Last week, I published an op-ed in the San Francisco Chronicle about the Proposition 8 ruling. It's nice and short and topical, and I hope you'll go check it out and send it to friends and family who might benefit from reading it. However, that op-ed is derived from a much longer essay, which will appear in the anthology Rad Dad: Dispatches from the Frontiers of Fatherhood, forthcoming in September 2011. I'm publishing that longer piece here, slightly updated, just because I can:
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I was never a great friend of marriage. When I was growing up in a series of east coast and Midwestern suburbs in the 1970s and 80s, the institution of marriage seemed more like a gory roadside smash-up than the loving union of one man and one woman. And as I spent junior high school witnessing the disintegration of my family and of many of the families around me, I was also discovering that boys were boys and girls were girls, and boys who acted like girls were faggots.
You see, when I was a kid in Saginaw, Michigan, I made a horrible mistake: I chose to play the flute in my school band. I was the only boy to do so. And at first, I was just awful. There were twelve chairs, and for the first half of the first year, I was dead last. The girl flutists ignored me. The all-male drum section made it their habit to inflict on me the full range of junior-high-school torments, from tripping me up in gym class to writing “faggot” on my locker in magic marker to straight-up beat-downs. But I persisted in blowing the flute, that silvery phallus.
Do I sound like a rebel? A gender nonconformist? Don’t be too impressed. I just never got the memo. Eric Roeder would call my friend Jim Petee a “fag” and Jim would say, “I’m not a fag! Your’re a fag!” Then Eric would give Jim a push into the locker, and that would be that. But when Eric Roeder called me a fag, I would just shrug. What’s a fag? I wondered. I had no idea. I was just a kid, and so was Eric Roeder; I don’t think he really knew what a fag was either. I still got pushed into the locker, but, unlike Jim, I just didn’t see the problem with the whole “fag” thing.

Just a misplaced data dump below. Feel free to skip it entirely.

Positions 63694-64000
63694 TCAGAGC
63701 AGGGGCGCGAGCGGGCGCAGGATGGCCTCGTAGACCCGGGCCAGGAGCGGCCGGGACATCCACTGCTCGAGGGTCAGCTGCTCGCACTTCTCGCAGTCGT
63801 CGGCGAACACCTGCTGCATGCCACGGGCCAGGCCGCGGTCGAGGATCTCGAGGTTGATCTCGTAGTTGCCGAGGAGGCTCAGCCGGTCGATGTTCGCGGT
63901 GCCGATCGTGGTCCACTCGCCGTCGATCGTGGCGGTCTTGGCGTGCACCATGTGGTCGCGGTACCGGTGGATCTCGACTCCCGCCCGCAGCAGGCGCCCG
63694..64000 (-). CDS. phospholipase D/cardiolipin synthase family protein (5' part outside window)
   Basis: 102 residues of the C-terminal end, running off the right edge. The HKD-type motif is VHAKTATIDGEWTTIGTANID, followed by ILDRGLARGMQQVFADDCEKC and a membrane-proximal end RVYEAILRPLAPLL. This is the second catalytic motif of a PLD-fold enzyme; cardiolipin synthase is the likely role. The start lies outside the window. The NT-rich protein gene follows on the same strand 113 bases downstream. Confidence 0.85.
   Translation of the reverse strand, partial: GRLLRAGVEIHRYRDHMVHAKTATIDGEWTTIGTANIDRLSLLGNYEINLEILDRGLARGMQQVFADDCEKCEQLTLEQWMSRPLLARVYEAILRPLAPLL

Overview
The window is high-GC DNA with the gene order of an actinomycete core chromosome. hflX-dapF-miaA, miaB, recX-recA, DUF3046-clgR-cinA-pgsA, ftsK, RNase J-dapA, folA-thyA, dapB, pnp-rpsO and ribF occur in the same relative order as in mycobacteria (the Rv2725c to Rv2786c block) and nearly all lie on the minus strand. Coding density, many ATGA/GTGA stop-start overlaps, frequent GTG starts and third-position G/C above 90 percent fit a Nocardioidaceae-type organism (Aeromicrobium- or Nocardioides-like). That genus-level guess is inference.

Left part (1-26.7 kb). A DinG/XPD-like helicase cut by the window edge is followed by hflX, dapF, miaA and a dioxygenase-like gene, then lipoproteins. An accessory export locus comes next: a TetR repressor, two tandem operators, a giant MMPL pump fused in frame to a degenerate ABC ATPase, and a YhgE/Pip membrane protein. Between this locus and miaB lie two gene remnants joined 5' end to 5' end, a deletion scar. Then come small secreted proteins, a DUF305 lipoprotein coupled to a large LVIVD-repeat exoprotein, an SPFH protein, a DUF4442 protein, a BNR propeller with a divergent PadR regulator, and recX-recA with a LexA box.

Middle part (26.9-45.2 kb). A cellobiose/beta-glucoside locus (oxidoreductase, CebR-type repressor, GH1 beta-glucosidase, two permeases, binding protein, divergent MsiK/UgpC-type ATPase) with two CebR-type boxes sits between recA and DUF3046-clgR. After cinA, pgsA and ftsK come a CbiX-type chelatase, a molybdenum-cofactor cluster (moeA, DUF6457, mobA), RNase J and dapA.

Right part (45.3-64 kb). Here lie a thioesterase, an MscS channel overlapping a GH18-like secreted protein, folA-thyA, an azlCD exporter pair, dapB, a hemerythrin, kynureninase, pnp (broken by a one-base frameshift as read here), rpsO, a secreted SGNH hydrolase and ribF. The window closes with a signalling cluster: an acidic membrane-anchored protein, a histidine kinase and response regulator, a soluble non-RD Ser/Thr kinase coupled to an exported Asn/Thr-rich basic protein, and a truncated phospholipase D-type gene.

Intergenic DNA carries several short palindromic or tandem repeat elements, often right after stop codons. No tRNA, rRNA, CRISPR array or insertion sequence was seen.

And yet an undeniable menace lurked inside the word. Being called a “fag” meant that you were weak, an easy target….in short, a girl. But the word’s true menace, I now realize, arose from its inchoate intimation of sex. Real sex. Fucking. It was more than an insult. “Jerk” was an insult. “Fag” was a cage that boys built around other boys, one that was intended to stand between the alleged fag and true manhood. A boy in the cage would never be permitted to experience the glories of fucking. Instead, he would be fucked. Like a girl. My mistake, my fatal blind spot, was that I didn’t see the cage being built. I just wanted to play the flute; I liked the way it sounded and looked. In my 6th-grade naiveté, I didn’t realize that it was a girl’s instrument and that boys of my age should not play with girly things.
When I finally started to see the bars that divided me from everyone else, I fought back in two ways. First, I started to furiously practice the flute, two to three hours a day. And so one fateful Monday I zoomed past all the girls from last chair to first, and I held that first chair for the rest of my time in the band.